I’d find words that way sometimes. Letters would swim up through my fingertips and into my brain and make something whole.
Secret. Me. Special. You. Adviser.
I imagined these in a shiny, curvy script, circling round each other inside the bag, knocking into the leather sides, bumping up against the top until they were released.
It was a perfect relationship. Being the girlfriend of a special adviser is more interesting than being someone who couldn’t pay the rent, and if Tim once thought I was a prostitute paid by Rus- sian spies to satisfy his every need, well, he asked for nothing I wouldn’t have given him anyway. Two
How did you meet?” People always ask you this when you became part of a couple. It’s throat-clearing, before they get to the really inter- esting stuff, which normally involves what they think about things, or how they met their partners, or just anything about them really.
Miranda was different though. She was only about a year older than me, but was already a hairdresser in the salon near the stationery shop where I worked. We met in the street where we were both forced to smoke our cigarettes. We were furtive, trying to look as if we didn’t mind being outside. “We’re fag hags,” I said to her when we got to know each other better, but she never found this as funny as I did.
“You’d look lovely with your hair thinned,” she said to me the first day, after we’d been shuffling round and nodding at each other from our respective doorways for a bit.
I stubbed my cigarette out quickly and went back inside. I hoped I smiled at her, too, but I’ve been told that sometimes, when I try too hard or am taken by surprise, my attempts at a friendly expression come out as grimaces. Ones I can’t get rid of for a long time afterward. My mouth gets so dry, it’s as if my face has frozen with all my teeth bared.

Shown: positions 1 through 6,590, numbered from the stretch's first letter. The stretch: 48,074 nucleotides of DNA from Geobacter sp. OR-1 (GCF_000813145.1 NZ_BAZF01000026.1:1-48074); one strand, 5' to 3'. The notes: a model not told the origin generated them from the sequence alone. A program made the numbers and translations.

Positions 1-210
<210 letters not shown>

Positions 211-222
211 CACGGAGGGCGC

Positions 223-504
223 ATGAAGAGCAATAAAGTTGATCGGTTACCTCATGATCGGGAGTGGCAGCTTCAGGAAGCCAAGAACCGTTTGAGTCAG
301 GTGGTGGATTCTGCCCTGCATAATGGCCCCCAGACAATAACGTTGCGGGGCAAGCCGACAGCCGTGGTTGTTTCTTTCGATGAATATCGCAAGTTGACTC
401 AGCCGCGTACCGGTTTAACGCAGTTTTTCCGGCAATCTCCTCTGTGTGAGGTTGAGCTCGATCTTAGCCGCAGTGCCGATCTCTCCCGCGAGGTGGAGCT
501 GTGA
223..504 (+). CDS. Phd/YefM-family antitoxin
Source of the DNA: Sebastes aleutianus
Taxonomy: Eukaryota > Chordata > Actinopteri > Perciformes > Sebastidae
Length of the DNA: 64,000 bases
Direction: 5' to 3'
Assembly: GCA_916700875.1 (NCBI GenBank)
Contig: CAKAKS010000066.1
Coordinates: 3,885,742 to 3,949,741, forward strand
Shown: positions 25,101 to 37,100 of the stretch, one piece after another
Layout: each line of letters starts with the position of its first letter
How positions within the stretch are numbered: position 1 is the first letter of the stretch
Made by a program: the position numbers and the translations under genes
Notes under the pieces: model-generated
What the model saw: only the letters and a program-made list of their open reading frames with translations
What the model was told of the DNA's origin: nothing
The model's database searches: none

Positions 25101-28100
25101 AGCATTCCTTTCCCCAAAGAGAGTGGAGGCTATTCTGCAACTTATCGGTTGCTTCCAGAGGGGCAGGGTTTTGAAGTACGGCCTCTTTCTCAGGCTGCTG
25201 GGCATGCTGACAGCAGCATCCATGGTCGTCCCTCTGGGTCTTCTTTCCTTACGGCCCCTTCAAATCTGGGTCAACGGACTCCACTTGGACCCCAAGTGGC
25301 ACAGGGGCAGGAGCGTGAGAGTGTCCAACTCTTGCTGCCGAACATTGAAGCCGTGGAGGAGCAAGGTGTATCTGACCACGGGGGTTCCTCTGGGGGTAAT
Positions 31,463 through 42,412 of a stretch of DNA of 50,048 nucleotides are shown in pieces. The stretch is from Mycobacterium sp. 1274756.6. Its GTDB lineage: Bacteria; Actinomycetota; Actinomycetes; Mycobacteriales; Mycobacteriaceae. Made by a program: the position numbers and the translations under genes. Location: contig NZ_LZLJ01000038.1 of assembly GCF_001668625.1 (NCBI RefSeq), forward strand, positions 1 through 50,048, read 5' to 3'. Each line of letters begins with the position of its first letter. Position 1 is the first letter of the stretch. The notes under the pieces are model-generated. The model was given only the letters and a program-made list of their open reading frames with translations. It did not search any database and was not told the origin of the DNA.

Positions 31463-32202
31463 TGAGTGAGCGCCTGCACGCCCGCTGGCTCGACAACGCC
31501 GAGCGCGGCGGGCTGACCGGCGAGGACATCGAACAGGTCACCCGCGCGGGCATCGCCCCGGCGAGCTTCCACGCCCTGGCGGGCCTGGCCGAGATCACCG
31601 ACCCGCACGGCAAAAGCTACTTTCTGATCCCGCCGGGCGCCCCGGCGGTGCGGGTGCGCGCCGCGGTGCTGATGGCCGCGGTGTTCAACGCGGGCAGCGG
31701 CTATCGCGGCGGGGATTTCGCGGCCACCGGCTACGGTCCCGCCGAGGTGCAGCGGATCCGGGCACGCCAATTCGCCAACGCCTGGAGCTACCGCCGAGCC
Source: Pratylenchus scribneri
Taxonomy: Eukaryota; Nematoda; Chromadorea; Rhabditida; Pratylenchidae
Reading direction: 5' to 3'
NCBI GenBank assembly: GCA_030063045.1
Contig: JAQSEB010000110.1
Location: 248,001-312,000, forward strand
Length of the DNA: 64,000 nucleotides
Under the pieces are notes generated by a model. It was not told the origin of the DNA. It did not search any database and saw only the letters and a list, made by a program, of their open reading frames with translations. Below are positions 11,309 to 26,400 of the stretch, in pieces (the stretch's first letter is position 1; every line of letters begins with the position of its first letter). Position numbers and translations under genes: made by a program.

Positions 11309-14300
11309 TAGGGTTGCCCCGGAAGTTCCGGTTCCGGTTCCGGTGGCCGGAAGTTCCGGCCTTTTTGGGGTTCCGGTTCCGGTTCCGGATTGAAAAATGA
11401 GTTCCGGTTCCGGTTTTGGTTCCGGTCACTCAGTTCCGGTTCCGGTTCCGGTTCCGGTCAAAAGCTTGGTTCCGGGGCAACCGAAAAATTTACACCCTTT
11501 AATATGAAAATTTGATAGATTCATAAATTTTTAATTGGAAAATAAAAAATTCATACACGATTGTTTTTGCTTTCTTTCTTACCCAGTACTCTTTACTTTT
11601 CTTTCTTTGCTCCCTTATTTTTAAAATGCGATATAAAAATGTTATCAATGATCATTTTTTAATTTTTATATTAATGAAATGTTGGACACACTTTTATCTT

Her words stayed in my head though, and a bit later I nipped into the toilet to check myself in the mirror. I brushed the hair away from my face and practiced looking normal. I swung my face round to take myself by surprise and see myself as others did. I pinched the ends of my hair with my fingers to try to understand what she meant.
Eventually I began to look like Miranda must have thought I could look.
Someone else. Someone different.
And, let’s face it, that’s always an attraction.
After lunch, my cheeks were aching with all the smiling but I made myself go out for my usual afternoon cigarette and I hung around until she came out, although I could see Mr. Roberts gesturing from inside the shop. A customer had come in and although it was Mr. Roberts’s shop and I’d only been working there for a week by that time, I already knew he didn’t like face-to-face customers. They might ask him something he didn’t know the answer to and that would put him in a bad mood for the rest of the day, but, as he said, it was water off a duck’s back for me. Apparently he’d never known anyone who knew less than me. He said it was restful for him.
We were like those weather-house couples, Miranda and I, that afternoon. As soon as she popped out of her door, I went back into mine to put Mr. Roberts out of his misery, but not before I managed to say, as casually as I could: